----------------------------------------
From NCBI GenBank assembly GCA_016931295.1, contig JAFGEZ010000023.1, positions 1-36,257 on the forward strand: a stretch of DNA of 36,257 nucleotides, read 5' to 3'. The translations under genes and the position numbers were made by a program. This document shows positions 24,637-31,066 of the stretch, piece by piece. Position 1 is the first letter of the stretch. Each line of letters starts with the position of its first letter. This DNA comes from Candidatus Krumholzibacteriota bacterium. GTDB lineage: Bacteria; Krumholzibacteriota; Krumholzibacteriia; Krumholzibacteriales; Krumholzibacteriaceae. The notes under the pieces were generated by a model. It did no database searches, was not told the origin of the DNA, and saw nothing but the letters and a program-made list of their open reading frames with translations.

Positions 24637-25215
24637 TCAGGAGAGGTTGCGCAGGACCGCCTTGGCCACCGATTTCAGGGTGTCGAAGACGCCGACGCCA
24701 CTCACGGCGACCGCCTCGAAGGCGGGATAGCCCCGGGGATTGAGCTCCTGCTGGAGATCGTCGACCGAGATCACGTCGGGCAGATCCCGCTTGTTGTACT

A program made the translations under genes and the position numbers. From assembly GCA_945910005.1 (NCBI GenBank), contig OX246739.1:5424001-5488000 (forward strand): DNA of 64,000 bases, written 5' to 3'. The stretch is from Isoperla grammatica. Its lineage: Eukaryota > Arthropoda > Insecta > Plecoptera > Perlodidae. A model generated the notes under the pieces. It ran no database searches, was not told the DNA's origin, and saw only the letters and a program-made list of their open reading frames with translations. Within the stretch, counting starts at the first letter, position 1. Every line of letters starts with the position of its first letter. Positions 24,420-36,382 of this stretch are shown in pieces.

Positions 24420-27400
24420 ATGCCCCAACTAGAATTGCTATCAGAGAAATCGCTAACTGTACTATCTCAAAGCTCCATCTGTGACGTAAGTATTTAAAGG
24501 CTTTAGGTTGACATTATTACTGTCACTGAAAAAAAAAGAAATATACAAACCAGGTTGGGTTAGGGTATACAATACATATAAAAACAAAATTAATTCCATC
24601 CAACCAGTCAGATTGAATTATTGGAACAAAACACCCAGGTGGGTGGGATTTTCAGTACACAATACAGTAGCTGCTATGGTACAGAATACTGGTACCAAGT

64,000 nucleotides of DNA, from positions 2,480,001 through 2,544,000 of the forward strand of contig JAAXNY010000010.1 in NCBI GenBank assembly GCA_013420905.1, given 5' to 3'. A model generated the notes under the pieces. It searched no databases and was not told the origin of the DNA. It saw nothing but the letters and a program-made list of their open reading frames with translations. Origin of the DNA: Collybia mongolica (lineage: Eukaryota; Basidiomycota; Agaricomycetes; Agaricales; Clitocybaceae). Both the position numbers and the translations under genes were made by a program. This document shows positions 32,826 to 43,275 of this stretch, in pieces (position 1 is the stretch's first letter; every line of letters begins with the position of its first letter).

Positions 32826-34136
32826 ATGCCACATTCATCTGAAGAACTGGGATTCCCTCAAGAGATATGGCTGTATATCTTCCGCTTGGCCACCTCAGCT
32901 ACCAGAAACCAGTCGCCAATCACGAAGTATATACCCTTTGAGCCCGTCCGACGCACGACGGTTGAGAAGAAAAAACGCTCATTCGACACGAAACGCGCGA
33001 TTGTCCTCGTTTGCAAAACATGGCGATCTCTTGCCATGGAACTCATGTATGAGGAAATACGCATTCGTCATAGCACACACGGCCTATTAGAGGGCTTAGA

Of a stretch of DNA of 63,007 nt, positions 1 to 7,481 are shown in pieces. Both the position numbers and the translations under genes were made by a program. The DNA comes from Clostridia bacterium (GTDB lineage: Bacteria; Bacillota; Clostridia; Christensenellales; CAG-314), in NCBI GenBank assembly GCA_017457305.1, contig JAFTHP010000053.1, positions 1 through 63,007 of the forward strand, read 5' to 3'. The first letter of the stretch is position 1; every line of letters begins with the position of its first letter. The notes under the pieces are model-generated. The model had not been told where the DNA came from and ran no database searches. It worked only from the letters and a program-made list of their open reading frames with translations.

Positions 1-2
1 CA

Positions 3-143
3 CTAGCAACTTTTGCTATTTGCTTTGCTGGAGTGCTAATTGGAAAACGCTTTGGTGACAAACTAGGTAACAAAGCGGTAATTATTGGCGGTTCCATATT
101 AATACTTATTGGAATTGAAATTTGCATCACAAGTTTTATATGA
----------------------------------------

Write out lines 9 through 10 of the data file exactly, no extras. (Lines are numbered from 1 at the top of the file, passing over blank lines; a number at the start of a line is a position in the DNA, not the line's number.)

24601 CAACCAGTCAGATTGAATTATTGGAACAAAACACCCAGGTGGGTGGGATTTTCAGTACACAATACAGTAGCTGCTATGGTACAGAATACTGGTACCAAGT

64,000 nucleotides of DNA, from positions 2,480,001 through 2,544,000 of the forward strand of contig JAAXNY010000010.1 in NCBI GenBank assembly GCA_013420905.1, given 5' to 3'. A model generated the notes under the pieces. It searched no databases and was not told the origin of the DNA. It saw nothing but the letters and a program-made list of their open reading frames with translations. Origin of the DNA: Collybia mongolica (lineage: Eukaryota; Basidiomycota; Agaricomycetes; Agaricales; Clitocybaceae). Both the position numbers and the translations under genes were made by a program. This document shows positions 32,826 to 43,275 of this stretch, in pieces (position 1 is the stretch's first letter; every line of letters begins with the position of its first letter).